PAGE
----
It was like Déjà vu, but a little worse. The excitement and variety of the holidays was over, and I was at the airport, saying good bye to friends and the comforts of America once again. The difference being that now, instead of going into the exciting unknown, I knew all too well the situation that I would be headed back to. I knew I was going back to unrelenting heat, retreating under mosquito nets for comfort, living on a diet reduced to a limited combination of eggs, tuna, peanut butter, and of course – roti, heart racing rides on minibuses, and the somewhat overwhelming mission of figuring out how to use the next 18 months of my life best. A knot grew in my stomach as I waited for the plane to begin boarding…should I be going back to Guyana?
Then I remembered what I also knew I was coming back to: the comfort of a home I have made for myself, the Peace Corps volunteers who have become like family, the Guyanese people who have taken me in as family, and most importantly – the Guyanese people that I have made a commitment to help. During my visit back in America, I came to really believe that you don’t need to move across the world to make a difference in it, but I also believe my experience in Guyana has helped me to fully develop that understanding. I needed a hard “reset” in my life, and the opportunity as a Peace Corps volunteer gave me just that. So I am back in Guyana, ready to finish what I started, with a sincere hope to leave lasting impressions in the lives of those I can work with here.
Below are some updates from the end of 2014, in addition to the day to day work at the health center and schools, and other things to look forward to in the New Year. Wishing you all the best in 2015!
Peace Corps Volunteer Thanksgiving
We couldn’t be more thankful to have each other!
HIV Task Force
The Task Force took part in a HIV Film Festival in collaboration with NAPS (National AIDS Program Secretariat), where HIV education themed films were shown to over 1,000 secondary school kids bussed in over the course of two days. We conducted a question & answer segment after the films, clearing up misconceptions about HIV and promoting stigma awareness.
The Task Force organized 8 HIV education day camps throughout Guyana, conducted in collaboration with local community volunteers and members. The camps were a huge success and provided a fun avenue for kids to learn about HIV transmission, prevention, and to make a commitment to Stomp Out Stigma in their communities.
Kings Highway Orphanage
Jenni, Genelle, and I continue to work on the completion of the Kings Highway Orphanage. With some help from a local Guyanese friend, we hope to have the orphanage completed this year. As I have very little construction experience outside of Legos, this has been a great opportunity for me to learn as well….Jenni and I even made our first cement step!
With the help of donations from friends and family back home, and the generosity of other local Guyanese people, I was able to take part in several gift giving opportunities for less fortunate children. It was a blessing to be part of!
Christmas at Kaieteur
This was one of the best experiences of my life so far. When you come and visit me here 🙂 this 4 day adventure through the interior of Guyana, and then up to Kaieteur Falls, is an absolute must. It’s truly an experience you won’t get anywhere else – amazing!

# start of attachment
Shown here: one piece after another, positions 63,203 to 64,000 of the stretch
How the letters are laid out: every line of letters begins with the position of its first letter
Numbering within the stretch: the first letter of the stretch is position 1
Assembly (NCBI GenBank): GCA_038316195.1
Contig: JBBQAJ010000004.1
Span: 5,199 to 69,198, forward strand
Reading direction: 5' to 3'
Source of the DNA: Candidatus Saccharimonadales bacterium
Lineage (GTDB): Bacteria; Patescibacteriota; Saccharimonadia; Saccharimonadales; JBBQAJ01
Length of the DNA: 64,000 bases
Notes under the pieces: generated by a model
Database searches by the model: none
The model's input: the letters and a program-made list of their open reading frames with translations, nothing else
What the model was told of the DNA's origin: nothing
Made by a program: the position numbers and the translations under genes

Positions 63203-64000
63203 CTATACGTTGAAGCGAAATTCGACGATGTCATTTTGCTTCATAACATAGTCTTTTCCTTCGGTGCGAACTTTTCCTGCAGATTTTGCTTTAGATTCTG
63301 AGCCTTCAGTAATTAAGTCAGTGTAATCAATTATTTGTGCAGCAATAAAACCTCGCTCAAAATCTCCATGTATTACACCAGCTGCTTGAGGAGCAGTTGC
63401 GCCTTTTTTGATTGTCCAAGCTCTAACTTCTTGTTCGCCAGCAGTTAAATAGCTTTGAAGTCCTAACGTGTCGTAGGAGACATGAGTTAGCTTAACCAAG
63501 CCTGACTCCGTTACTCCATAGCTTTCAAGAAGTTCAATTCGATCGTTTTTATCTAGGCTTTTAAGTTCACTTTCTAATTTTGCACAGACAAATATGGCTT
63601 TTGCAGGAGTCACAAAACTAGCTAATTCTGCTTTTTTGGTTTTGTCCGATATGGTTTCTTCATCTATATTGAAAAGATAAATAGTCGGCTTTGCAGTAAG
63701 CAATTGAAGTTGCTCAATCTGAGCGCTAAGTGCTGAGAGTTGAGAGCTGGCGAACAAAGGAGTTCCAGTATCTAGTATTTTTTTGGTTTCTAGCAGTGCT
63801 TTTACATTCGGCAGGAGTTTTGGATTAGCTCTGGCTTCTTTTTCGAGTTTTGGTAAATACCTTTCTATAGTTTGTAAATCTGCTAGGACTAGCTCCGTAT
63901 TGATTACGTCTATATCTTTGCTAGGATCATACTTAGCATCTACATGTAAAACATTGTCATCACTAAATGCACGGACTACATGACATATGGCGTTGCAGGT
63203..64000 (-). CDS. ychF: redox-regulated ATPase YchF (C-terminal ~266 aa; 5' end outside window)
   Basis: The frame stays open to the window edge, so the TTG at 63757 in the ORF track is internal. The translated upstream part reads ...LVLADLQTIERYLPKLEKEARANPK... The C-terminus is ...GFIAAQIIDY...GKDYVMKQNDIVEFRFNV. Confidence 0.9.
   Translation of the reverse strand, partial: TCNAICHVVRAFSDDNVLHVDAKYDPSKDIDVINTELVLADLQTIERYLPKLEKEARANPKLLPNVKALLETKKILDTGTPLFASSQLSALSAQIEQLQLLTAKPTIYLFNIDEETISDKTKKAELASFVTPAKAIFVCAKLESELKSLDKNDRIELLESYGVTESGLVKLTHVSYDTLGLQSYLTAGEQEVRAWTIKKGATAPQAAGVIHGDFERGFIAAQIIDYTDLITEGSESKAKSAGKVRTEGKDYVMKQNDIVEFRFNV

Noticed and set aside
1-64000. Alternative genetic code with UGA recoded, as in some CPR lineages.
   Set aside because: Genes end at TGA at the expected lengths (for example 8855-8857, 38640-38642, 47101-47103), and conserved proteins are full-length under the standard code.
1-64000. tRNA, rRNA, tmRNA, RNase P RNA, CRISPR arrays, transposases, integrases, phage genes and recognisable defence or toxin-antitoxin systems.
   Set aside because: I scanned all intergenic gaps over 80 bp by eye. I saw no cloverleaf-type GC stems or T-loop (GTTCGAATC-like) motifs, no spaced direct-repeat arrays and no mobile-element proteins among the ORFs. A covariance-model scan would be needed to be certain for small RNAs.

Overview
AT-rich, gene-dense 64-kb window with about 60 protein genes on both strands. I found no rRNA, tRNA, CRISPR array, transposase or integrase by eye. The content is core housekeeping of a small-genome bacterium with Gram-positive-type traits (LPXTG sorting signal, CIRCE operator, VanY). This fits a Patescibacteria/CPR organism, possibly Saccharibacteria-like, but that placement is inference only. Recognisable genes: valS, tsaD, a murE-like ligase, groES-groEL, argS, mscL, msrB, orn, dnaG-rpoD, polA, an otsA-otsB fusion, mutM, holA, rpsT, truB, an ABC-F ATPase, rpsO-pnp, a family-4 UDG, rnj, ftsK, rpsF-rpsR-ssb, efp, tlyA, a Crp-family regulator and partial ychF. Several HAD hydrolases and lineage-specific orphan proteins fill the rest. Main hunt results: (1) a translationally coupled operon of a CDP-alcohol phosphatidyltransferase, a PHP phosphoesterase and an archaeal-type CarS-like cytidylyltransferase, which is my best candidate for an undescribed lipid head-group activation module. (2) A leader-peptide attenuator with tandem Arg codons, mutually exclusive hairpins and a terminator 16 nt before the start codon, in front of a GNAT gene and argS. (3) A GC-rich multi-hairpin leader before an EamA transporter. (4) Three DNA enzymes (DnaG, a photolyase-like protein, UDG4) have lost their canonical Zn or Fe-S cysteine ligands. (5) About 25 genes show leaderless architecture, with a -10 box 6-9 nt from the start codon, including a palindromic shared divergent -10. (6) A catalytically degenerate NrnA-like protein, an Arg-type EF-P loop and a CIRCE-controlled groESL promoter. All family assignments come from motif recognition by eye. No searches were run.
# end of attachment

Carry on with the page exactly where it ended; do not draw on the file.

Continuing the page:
New Years in America!
I was fortunate enough to spend New Year’s back in America. Some of my best friends joined me there, and we rang in 2015 down in Key West, FL. The temperature was similar to Guyana, but everything else reminded me of home. It was a great vacation, and comforting to end this year of drastic change with a little bit of familiarity.
PDM Conference (Project Design Management) – This is the conference/training where Peace Corps really starts to dive in on helping us figure out what new projects we can start working on here. We’ve spent the last 9 months integrating, helping where we can in health centers and schools, and now we can start to focus on projects aimed at meeting needs in our communities that are not currently being met. This conference will cover project management, grant writing, and other related topics. I’m looking forward to this, and hope to gain information needed to get my project off the ground. (More info to be provided on said project once it gets some traction) 🙂
Literacy Focus – although I am a health education volunteer, there is ample opportunity and need for literacy help in my community. I hope to get more involved with this, giving some of my time to helping kids and adults in my community with literacy. (As a side note, if anyone has experience and/or resources they could recommend or provide on teaching literacy, either to children or adults, that would be much appreciated!)
Play Park Renovation – this project is still happening! We are working on securing the final donations needed to repair the bridge, and then can level off, weed & cover, and sand the area. This play park was a prior volunteer’s project, so it’s important to me to get it rehabilitated. It is also important to the community members, and we are working through ways to ensure sustainability of the play park once rehabilitated.
Language Classes! As you may remember, the national language of Guyana is “English,” and although the English spoke here is often difficult to understand, living here has not provided an opportunity to learn a 2nd language…until now! I have signed up for a Spanish language course through the Venezuelan embassy, which starts in January and will run through the end of my service here. The best part? – the course is in line with a volunteer salary…free! 🙂
…I am looking forward to these things, and all of the other opportunities that are sure to come about, as I make my way through back in Guyana!